Celebrate! A Curious Beginning is the FIRST Veronica Speedwell mystery! That means we have more to look forward to. Miss Speedwell is a most improper Victorian spinster. She travels throughout the world making her own living collecting and selling rare butterfly specimens to less adventurous collectors. She never takes a lover while in England, but doesn’t hesitate when abroad.

She’s intelligent, physically fit, and much too outspoken for a proper English drawing room. When her last known relative, a maiden aunt, passes away, she believes herself to be all alone in the world, unencumbered by family obligations. She likes it that way. But before she can enjoy her freedom, her cottage is searched and trashed, and a stranger arrives to warn that her life is in danger and whisk her away to the safety. It seems Veronica Speedwell may have family after all, family who might be happy to see her dead.

This adventure is indeed a “curious beginning” since readers are caught up in a suspenseful mystery one minute, and laughing out loud the next.

Can’t wait to read Veronica Speedwell #2.

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Crooked Little Lies

Crooked Little LiesCrooked Little Lies by Barbara Taylor Sissel

My rating: 5 of 5 stars

It’s hard to put this story into a neat little slot and call it romance, or mystery, or suspense, or women’s fiction. It’s all of those things and even more. Lauren is a woman who has had a terrible accident that left her brain and body damaged and in great pain. She became hooked on the pain killers prescribed for her afterward.

As the novel opens she has kicked her addiction and is trying to regain her own confidence and the trust of her family. The appeal of the story to me was Lauren’s struggles, her own doubts about her competence and even her sanity, and then watching her pull herself out of it when she joins the search for a mentally damaged young man who has gone missing.

There are times when you wonder if Lauren herself had something to do with Bo’s disappearance. She keeps being told that she does things she can’t remember doing. Crooked Little Lies is suspenseful and has a satisfying ending.

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Family Reunions

William Riley and Mattie Roger wedding photoThis week, I’m working on plans for the Kemp Rogers family reunion.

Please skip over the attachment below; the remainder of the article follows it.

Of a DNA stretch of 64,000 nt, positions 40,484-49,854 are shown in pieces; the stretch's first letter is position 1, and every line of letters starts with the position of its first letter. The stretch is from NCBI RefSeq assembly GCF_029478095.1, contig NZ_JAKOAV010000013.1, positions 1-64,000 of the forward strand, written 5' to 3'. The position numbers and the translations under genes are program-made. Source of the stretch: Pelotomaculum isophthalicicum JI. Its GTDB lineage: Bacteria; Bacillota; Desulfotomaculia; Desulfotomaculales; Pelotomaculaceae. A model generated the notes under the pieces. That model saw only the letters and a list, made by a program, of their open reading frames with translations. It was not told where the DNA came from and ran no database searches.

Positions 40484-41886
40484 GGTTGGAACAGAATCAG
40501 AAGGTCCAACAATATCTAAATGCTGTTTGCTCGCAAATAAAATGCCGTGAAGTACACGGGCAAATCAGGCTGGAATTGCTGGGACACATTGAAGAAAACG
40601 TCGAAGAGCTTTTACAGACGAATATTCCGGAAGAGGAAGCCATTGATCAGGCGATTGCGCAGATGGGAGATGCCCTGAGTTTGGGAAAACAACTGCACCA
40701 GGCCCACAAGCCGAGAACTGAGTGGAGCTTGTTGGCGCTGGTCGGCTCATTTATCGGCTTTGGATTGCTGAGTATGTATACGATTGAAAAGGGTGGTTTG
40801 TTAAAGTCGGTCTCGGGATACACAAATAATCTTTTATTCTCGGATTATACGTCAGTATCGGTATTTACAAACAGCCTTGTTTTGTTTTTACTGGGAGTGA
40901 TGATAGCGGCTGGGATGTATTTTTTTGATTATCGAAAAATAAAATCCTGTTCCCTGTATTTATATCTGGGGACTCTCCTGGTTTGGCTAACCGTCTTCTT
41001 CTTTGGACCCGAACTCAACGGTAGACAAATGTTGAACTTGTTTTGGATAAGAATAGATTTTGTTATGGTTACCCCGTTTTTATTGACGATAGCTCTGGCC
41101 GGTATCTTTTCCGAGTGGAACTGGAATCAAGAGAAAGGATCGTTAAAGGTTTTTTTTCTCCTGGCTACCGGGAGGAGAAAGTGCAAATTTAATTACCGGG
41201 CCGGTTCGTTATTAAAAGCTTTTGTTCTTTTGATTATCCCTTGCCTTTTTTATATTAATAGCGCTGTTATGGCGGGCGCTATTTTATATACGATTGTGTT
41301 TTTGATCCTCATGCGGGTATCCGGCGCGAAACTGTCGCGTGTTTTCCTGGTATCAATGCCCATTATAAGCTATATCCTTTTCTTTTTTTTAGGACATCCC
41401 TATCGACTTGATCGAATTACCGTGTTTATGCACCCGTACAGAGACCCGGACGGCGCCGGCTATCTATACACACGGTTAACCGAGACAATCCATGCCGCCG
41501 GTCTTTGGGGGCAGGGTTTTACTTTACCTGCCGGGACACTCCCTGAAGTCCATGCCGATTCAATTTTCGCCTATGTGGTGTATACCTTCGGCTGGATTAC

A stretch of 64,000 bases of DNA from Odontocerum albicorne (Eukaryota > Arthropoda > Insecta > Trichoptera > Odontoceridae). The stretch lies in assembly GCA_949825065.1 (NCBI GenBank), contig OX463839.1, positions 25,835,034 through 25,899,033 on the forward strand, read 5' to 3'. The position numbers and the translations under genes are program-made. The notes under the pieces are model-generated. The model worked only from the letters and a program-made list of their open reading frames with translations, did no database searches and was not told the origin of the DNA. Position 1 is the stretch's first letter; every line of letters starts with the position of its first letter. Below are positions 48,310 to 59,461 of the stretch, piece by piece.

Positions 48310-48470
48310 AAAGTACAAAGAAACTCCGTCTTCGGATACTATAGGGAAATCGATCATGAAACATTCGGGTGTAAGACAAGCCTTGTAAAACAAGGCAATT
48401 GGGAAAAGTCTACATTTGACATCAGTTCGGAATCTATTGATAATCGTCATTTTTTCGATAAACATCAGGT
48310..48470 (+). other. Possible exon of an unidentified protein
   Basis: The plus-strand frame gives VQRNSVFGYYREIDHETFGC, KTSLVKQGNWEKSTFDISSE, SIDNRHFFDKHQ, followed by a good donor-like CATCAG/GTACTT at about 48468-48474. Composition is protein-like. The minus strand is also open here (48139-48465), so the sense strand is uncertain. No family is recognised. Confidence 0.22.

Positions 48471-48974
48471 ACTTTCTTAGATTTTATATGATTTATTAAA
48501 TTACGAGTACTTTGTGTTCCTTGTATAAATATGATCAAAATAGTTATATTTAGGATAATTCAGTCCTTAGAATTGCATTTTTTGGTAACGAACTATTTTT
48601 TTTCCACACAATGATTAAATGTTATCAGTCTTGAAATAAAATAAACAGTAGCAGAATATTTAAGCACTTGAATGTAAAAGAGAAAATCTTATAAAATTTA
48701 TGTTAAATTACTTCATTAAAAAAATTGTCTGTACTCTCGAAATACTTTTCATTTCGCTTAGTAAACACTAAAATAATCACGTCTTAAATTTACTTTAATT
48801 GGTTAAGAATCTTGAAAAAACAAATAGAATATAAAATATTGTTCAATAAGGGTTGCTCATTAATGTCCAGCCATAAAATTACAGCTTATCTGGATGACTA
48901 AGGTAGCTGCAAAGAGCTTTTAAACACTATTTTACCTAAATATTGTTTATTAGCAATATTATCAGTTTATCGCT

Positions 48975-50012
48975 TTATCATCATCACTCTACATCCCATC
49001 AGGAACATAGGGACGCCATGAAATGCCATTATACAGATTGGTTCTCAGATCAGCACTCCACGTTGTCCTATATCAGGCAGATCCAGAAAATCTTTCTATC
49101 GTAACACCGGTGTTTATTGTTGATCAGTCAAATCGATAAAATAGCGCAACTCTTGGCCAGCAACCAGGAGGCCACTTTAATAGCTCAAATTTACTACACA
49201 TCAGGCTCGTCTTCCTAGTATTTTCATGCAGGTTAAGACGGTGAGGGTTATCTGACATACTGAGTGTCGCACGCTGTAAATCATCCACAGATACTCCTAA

On June 12, 1901, at the home of the bride’s parents in Mokane, Missouri, Miss Martha B. Horner married William Riley Rogers.

Mattie and Riley Rogers settled in a little log cabin home west of Mokane and raised a family of ten children, three sons and seven daughters. Just down the road, Thomas Henry Kemp and Dora Burch Kemp farmed with the help of four sons and two daughters.

The Kemp family and the Rogers family were good neighbors and good friends. Otis, the oldest Kemp son, married Nora, the oldest Rogers daughter, on March 26, 1920. Five years later Floyd Kemp married Nellie Rogers.

When Alfred Kemp came to ask for the hand of red-headed Bessie Rogers, her father asked “Don’t you think you boys are carrying this a little too far?” Alfred answered. “No, Sir. Not at all.”

The two families were merged forever, sharing twenty-four grandchildren. All of those grandchildren are past 60 now, and have children, grandchildren and great-grandchildren of their own. That’s why our family reunion always has two names Kemp AND Rogers.

Of course, not every family marriage was between Kemp and Rogers.

One Kemp son, Marvin,  broke the pattern by marrying Birdie Branch, a daughter from another neighbor. Mabel Rogers “branched off” by marrying Birdie’s cousin, Earl Branch.

Mattie Kemp married Monroe Whyte, and her sister, Nannie, married Tommy Cave. Emma Rogers married Jesse Perry. Mildred Rogers married Ray Kirk. Harry Rogers married Marie Scott. My mother, Myrtle Rogers, married James Paul.

When we all get together on July 12, the Kemp Rogers Reunion will include cousins who have dozens, maybe hundreds, of different last names. But we all trace back to Tom and Dora, or Mattie and Riley.

Rogers family about 1955

Rogers family 1955 – Fred, Myrtle, Mabel, Bessie, Mildred, Emma, Nora, Nellie, Harry – Seated in front, Mattie Bell Horner Rogers and William Riley Rogers